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Showing posts from September, 2015

YesSQL Celebration 2015: Andy Mendelsohn! Dev Choice Awards!

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YesSQL Celebration OOW15 October 26 - 4:00 - 5:30 PM
Park Central Hotel - Metropolitan III Room
Last year, we held our first-ever YesSQL Celebration at OOW14. It was precisely that: a celebration. It started with fascinating stories from Andy Mendelsohn, EVP of Server Technologies (aka, Oracle Database and more), about early days at Oracle, then moved on to presentations from various development teams ("Meet the folks who write this amazing software!"). Highlights include Andrew Witkowski, SQL Architect, in a NoSQL pirate disguise, Mike Hichwa talking about the origins of Application Express, and Mohamed Zait and the optimizer team in a highly amusing and self-produced video.

This year, we will celebrate SQL (and PL/SQL, and related appdev technologies in Oracle Database) at OOW once again, but the event will be slightly different.
The agenda this year is simpler, different and very exciting, because in addition to Andy Mendelsohn as our featured speaker (more time to tell mor…

Oracle Database Developer Choice Awards: the voting has begun!

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The Oracle Database Developer Choice Awards celebrate and recognize technical expertise and contributions in the Oracle Database community. As longtime and new users of Oracle Database move to the Cloud and take advantage of this exciting new architecture, community experts will play a critical role in helping them succeed.

Panels of (mostly) Oracle ACE judges have now selected their finalists, and the time for public voting has begun! From 15 September to 15 October, we call on all members of the Oracle Database developer community to check out the finalists for each of these categories and vote for those you think deserve worldwide recognition for their work.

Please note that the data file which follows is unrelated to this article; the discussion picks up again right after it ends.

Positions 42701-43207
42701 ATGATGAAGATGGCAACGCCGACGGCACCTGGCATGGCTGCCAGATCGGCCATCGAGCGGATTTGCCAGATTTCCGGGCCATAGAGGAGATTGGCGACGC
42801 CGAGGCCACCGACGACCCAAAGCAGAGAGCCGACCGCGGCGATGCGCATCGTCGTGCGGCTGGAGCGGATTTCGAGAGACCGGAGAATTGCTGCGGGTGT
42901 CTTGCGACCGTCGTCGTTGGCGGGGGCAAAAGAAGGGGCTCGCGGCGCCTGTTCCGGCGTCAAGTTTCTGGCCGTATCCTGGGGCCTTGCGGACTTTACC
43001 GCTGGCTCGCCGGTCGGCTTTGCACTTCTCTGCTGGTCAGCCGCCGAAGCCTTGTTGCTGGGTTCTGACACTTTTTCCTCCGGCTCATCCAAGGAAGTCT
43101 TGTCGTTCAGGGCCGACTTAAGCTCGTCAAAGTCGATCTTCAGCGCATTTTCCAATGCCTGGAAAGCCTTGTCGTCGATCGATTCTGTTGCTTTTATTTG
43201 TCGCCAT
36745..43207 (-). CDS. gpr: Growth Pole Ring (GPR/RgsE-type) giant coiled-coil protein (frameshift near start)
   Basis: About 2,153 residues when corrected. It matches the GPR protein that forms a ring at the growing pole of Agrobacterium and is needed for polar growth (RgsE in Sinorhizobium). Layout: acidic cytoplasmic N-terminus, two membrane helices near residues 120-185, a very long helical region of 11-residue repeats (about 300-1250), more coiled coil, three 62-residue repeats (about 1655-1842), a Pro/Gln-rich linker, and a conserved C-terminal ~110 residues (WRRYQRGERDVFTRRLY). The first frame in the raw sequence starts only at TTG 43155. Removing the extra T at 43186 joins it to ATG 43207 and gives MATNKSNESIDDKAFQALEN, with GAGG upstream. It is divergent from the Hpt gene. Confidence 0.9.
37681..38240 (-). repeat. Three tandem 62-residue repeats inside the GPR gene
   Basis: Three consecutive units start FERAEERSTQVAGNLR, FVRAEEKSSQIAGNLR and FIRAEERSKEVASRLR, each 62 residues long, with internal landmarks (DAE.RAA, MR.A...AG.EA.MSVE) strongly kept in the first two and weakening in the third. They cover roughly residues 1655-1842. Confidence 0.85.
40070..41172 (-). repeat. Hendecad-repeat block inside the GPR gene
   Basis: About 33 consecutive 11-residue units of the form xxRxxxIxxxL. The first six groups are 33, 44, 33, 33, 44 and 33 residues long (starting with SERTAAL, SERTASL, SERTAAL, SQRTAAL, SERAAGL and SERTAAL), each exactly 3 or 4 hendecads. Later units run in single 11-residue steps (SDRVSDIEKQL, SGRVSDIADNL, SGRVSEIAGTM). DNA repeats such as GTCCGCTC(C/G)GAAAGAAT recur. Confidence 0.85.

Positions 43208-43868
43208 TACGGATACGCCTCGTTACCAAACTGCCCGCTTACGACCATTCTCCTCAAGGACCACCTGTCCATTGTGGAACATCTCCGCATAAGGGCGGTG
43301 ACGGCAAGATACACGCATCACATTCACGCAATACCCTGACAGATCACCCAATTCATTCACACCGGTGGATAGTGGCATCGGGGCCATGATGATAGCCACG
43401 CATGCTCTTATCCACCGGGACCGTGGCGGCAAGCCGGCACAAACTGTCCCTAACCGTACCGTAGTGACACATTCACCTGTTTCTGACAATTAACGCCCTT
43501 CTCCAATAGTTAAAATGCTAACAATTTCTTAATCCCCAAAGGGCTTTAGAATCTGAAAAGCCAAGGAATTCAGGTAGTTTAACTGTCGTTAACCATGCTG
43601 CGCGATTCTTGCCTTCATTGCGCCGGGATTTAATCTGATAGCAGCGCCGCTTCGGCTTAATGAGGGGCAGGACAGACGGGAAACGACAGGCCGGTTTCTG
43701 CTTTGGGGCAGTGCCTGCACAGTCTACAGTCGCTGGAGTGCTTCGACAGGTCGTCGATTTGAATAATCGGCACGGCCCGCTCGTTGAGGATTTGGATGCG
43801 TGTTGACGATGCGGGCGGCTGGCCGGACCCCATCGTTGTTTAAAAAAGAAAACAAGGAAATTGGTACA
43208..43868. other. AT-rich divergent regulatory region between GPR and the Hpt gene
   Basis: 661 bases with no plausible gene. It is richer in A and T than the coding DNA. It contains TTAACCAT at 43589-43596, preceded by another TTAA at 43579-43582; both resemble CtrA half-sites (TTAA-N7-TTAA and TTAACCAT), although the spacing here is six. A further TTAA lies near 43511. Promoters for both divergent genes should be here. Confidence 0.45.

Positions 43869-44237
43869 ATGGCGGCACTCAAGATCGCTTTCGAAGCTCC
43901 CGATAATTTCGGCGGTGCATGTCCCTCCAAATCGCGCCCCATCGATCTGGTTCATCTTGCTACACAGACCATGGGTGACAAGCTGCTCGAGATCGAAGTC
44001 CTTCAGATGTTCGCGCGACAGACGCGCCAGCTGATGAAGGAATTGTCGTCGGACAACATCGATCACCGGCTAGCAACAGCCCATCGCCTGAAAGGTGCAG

You can vote for as many finalists as you like, but you can register only one vote per finalist (even those of us living in Chicago).

And if you would like to help us generate buzz for the awards program via Twitter and other social media platforms, please use the #odevchoice hashtag.

Congratulations to all our finalists! Even…

Video series on NOCOPY parameter hint

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Finally, finally, FINALLY! I have overcome my resistance to learning Camtasia (or enough of it to not make an utter hash of things). To celebrate my newfound skills, I am releasing today a linked set of videos relating to the NOCOPY parameter hint. Enjoy!

Passing by Reference and Value

In this video, Steven explains the difference between passing a parameter by reference (which happens by default with IN parameters) and passing by value (which happens by default with OUT and IN OUT parameters).


Using NOCOPY to Improve Performance 
The NOCOPY parameter hint tells the PL/SQL compiler to pass OUT and IN-OUT parameters "by reference" (meaning: do not copy in, nor copy out). The result is better performance and reduced PGA consumption. 



Side-effect of NOCOPY
In this video, Steven demonstrates how use of NOCOPY coupled with an unexpected termination of a subprogram with an unhanded exception can leave your IN OUT actuals partially modified - and not to be trusted!



Using Compile-Time W…

Zero tolerance for out-of-scope references!

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I received this question last week:
Hi Steven,
Here is a question that I have been pondering for sometime and haven't found a definitive answer to.  Perhaps you can shed some light.When writing a procedure in PL/SQL, I pass it all the variables that it needs to do it's job.  Of course, it has access to any variables that are defined at the global level - but I rarely if ever use these (perhaps a few constants here and there).However, if I have a procedure that has a couple nested sub-procedures - should I follow the same pattern as, above?  It seems a bit silly to pass parameters to a proc and then re-pass those same parameters to a nested sub-proc when that nested sub-proc already has the variables in scope.So should the rule of thumb be:For procedures, pass all parameters in or use local variables as needed. Use global variables only in extraordinary circumstances.orFor nested sub-procedures, don't pass variables in or out.  Use what is already in scope in the outer proced…